DAP: Law against proxy trading broken if SC finds no wrongdoing even with MACC chief’s admission

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The SC today said it has finished its investigations concerning the acquisition of public shares by Tan Sri Azam Baki and found no conclusive evidence of wrongdoing. — Picture by Shafwan Zaidon
The SC today said it has finished its investigations concerning the acquisition of public shares by Tan Sri Azam Baki and found no conclusive evidence of wrongdoing. — Picture by Shafwan Zaidon

KUALA LUMPUR, Jan 18 — The Securities Commission’s (SC) failure to find fault with Tan Sri Azam Baki even with his admission of facilitating proxy trading has effectively rendered Section 25(4) of the Securities Industry (Central Depositories) Act 1991 (SICDA) “impotent and broken”, said Lim Guan Eng.

In a statement today, the DAP’s secretary-general said the SC’s statement on the Malaysian Anti-Corruption Commission (MACC) chief commissioner’s share trades would erode investor confidence and create doubt over the commission’s independence.

The SC today said it has finished its investigations concerning the acquisition of public shares by Azam and found no conclusive evidence of wrongdoing.

“Malaysians are upset at the regulatory and enforcement failure of the SC in being unable to conclusively establish that MACC chief Azam Baki has committed a breach under section 25(4) of SICDA, after initiating investigations on January 6, 2022. Such regulatory and enforcement failure by the SC contradicts its legal duty as a self-funded statutory body entrusted with the responsibility to regulate and develop the Malaysian capital market, particularly rule-making and enforcing regulations pertaining to the capital market.

“How can the SC perform its statutory duty if the SC cannot establish that Azam has breached Section 25(4) of SICDA, when Azam has openly and publicly admitted that he had allowed his brother to conduct proxy share trading? Like every developed capital market in the world, Section 25(4) SICDA has outlawed proxy share trading by providing that a trading account must be opened in the name of the beneficial owner or authorised nominee,” the Bagan MP said.

He pointed out that the SC in its statement today did not disclose whether Azam’s brother, Nasir, had a share trading account at the same time, why there was a need for a proxy trade, and how the purchase was funded.

“Azam was a significant holder of warrants in the public-listed company Excel Force MSC Sdn Bhd as of March 2016, when he was head of the MACC investigations department. In his share trading account, Azam has bought millions of shares and warrants in public listed companies with a value well over the RM100,000 cap on equity holdings to be held by civil servants.

“If the SC is unable to act on proxy share trading then it should also explain action taken against at least three individuals who were charged and penalised under Section 25(4) of SICDA with millions of ringgit in fines in the past. This is clearly double-standards. Is SC going to return the fines they have paid and apologised for prosecuting them?” Lim questioned.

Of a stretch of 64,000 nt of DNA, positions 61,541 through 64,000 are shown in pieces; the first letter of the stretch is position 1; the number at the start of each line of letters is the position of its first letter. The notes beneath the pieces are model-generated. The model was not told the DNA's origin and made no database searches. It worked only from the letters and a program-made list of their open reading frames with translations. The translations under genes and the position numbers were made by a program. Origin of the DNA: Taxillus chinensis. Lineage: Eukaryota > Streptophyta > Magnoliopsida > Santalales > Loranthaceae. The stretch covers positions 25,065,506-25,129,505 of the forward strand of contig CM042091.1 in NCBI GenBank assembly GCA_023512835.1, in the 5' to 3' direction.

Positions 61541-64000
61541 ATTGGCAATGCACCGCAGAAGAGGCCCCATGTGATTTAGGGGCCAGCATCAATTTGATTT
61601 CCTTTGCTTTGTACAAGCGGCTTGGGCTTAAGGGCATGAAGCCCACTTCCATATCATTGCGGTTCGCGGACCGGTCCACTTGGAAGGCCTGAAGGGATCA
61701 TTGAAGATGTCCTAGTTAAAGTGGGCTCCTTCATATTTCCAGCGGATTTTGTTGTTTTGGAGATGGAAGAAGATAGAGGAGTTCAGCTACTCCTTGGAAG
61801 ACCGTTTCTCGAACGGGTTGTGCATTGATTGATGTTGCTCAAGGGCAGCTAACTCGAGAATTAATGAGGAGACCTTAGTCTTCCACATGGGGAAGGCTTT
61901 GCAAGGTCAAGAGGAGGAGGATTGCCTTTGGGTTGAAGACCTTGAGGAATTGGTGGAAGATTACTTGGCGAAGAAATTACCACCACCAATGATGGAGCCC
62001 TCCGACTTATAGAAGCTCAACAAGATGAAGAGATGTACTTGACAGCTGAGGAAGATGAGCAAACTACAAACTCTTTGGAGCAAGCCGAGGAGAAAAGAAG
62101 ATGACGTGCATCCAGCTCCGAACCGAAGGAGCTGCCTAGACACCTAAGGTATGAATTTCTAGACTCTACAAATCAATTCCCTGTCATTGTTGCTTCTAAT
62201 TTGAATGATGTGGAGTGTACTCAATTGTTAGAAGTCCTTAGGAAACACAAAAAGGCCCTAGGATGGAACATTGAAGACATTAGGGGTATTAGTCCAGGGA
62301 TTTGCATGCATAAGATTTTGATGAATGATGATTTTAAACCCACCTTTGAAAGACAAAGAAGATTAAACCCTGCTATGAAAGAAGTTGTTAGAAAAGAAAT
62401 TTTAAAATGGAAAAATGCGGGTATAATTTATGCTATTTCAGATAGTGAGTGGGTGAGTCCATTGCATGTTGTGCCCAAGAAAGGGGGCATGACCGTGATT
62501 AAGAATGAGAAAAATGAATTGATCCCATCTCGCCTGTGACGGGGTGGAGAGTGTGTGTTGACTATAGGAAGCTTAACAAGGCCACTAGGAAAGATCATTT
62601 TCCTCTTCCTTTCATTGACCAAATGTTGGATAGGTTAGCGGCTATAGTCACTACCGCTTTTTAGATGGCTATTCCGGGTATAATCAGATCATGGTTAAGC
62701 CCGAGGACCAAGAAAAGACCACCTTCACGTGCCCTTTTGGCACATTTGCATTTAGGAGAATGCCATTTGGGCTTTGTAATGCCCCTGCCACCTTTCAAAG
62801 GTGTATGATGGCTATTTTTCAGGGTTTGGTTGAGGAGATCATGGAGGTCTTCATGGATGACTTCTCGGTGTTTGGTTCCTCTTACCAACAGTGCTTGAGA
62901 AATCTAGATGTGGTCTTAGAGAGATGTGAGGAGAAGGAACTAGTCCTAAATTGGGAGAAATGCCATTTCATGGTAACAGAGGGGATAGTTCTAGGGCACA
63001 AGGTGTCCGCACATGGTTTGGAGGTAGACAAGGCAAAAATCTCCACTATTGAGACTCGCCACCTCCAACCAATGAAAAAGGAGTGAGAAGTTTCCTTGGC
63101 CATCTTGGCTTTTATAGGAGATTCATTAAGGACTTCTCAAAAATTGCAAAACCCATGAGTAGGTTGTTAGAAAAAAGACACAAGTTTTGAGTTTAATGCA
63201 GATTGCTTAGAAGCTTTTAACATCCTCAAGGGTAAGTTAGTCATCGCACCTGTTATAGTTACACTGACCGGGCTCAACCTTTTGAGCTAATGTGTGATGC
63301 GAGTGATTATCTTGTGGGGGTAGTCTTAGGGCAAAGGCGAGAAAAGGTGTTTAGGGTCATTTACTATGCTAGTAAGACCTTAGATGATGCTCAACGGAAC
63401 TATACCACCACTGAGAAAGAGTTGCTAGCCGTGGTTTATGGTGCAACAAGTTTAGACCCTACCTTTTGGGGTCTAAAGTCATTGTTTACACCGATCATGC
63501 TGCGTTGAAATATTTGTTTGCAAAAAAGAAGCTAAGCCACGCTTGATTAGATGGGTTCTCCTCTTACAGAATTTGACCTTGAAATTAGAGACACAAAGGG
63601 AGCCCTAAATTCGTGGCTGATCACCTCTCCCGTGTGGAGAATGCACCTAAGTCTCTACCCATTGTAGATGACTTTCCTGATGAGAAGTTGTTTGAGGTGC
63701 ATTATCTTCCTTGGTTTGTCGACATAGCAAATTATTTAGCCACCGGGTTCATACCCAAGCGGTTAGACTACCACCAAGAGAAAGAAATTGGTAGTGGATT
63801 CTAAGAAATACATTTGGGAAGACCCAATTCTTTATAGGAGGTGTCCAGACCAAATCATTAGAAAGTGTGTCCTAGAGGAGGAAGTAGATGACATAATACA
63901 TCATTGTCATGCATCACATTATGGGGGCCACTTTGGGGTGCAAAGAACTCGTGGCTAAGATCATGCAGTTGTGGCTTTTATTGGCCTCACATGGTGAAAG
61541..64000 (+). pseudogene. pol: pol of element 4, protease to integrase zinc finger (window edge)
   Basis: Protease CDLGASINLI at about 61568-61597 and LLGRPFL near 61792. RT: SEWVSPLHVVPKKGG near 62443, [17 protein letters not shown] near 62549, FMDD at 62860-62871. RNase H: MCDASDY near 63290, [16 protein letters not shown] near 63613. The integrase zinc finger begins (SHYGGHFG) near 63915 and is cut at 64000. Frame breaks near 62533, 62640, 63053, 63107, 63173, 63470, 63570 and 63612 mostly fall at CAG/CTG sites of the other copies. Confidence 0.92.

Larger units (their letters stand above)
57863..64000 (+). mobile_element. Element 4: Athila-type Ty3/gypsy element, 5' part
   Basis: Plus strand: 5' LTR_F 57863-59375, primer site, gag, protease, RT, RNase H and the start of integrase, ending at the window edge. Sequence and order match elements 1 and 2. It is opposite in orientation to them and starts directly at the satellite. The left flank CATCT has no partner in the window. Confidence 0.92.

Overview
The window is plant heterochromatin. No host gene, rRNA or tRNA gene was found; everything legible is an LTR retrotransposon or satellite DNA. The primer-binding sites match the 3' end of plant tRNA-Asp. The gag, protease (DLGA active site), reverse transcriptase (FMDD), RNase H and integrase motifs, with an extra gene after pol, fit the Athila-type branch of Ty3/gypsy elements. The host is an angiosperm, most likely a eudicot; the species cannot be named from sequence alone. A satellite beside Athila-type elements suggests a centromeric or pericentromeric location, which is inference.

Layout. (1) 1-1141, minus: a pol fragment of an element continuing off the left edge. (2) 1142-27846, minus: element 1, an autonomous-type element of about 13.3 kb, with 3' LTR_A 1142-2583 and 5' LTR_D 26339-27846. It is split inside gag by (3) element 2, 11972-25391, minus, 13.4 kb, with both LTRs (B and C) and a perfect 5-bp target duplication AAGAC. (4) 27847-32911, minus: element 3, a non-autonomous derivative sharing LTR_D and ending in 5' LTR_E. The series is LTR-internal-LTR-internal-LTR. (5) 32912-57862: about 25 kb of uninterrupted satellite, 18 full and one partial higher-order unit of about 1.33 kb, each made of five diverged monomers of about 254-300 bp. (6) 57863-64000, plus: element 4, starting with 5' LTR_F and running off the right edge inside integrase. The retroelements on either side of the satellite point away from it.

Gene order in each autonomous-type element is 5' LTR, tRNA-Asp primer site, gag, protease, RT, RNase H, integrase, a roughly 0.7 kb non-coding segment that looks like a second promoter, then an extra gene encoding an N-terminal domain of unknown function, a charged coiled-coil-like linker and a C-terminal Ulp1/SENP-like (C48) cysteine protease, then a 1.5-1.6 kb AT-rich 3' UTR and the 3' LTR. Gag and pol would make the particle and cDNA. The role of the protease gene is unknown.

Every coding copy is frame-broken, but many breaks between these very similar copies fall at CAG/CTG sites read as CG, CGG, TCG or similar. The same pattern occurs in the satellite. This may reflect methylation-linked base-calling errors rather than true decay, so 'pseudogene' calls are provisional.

Separately, Selangor DAP chairman and Puchong MP Gobind Singh Deo also criticised the “one lined” statement by the SC as insufficient, and demanded further explanation.

“Explain who was called in to assist in the inquiry, what the inquiry revealed, what impact the evidence had on the law applicable and why you are unable to conclude whether a breach occurred. Reasons should be given in support of any decision.

“All the more reason for a PSC hearing to be held on an urgent basis. The SC should also be called in to assist and explain their position at that hearing,” he added, referring to the Parliamentary Select Committee on Agencies under the Prime Minister’s Department.

Azam said in a press conference earlier this month that he had allowed his younger brother to use his stock trading account to buy millions worth of shares in two public-listed companies back in 2015.

He denied any wrongdoing, saying the amount has since been transferred to Nasir’s account. However, he has not explained publicly why Nasir had to use his account to buy those shares.

On January 8, Azam said he is ready for his alleged misconduct case to be referred to the MACC’s Complaints Committee.

Yesterday, it was reported that the PSC meeting to discuss the MACC chief’s involvement with stock ownership has been postponed, following Azam’s refusal to meet its members. He had argued that he was already being investigated by the SC and the MACC Complaints Committee.

Earlier today, the “Catch Azam Baki” movement announced that it would be organising a peaceful street protest, citing disappointment over the apparent inaction against Azam.

In a statement, the movement, made up of civil societies and political parties, said the protest will take place at 11am on January 22 in front of the Sogo shopping mall in Kuala Lumpur.

The movement also chided Azam for trying to avoid addressing “structural issues” by refusing to cooperate with the PSC for Agencies under the Prime Minister’s Department on his stock purchasing activities.

It added that Azam had instead decided to file a RM10 million lawsuit against Lalitha Kunaratnam, who is a Malaysian correspondent with the Asia-based Independent News Service, for exposing the details of said activities in two reports.

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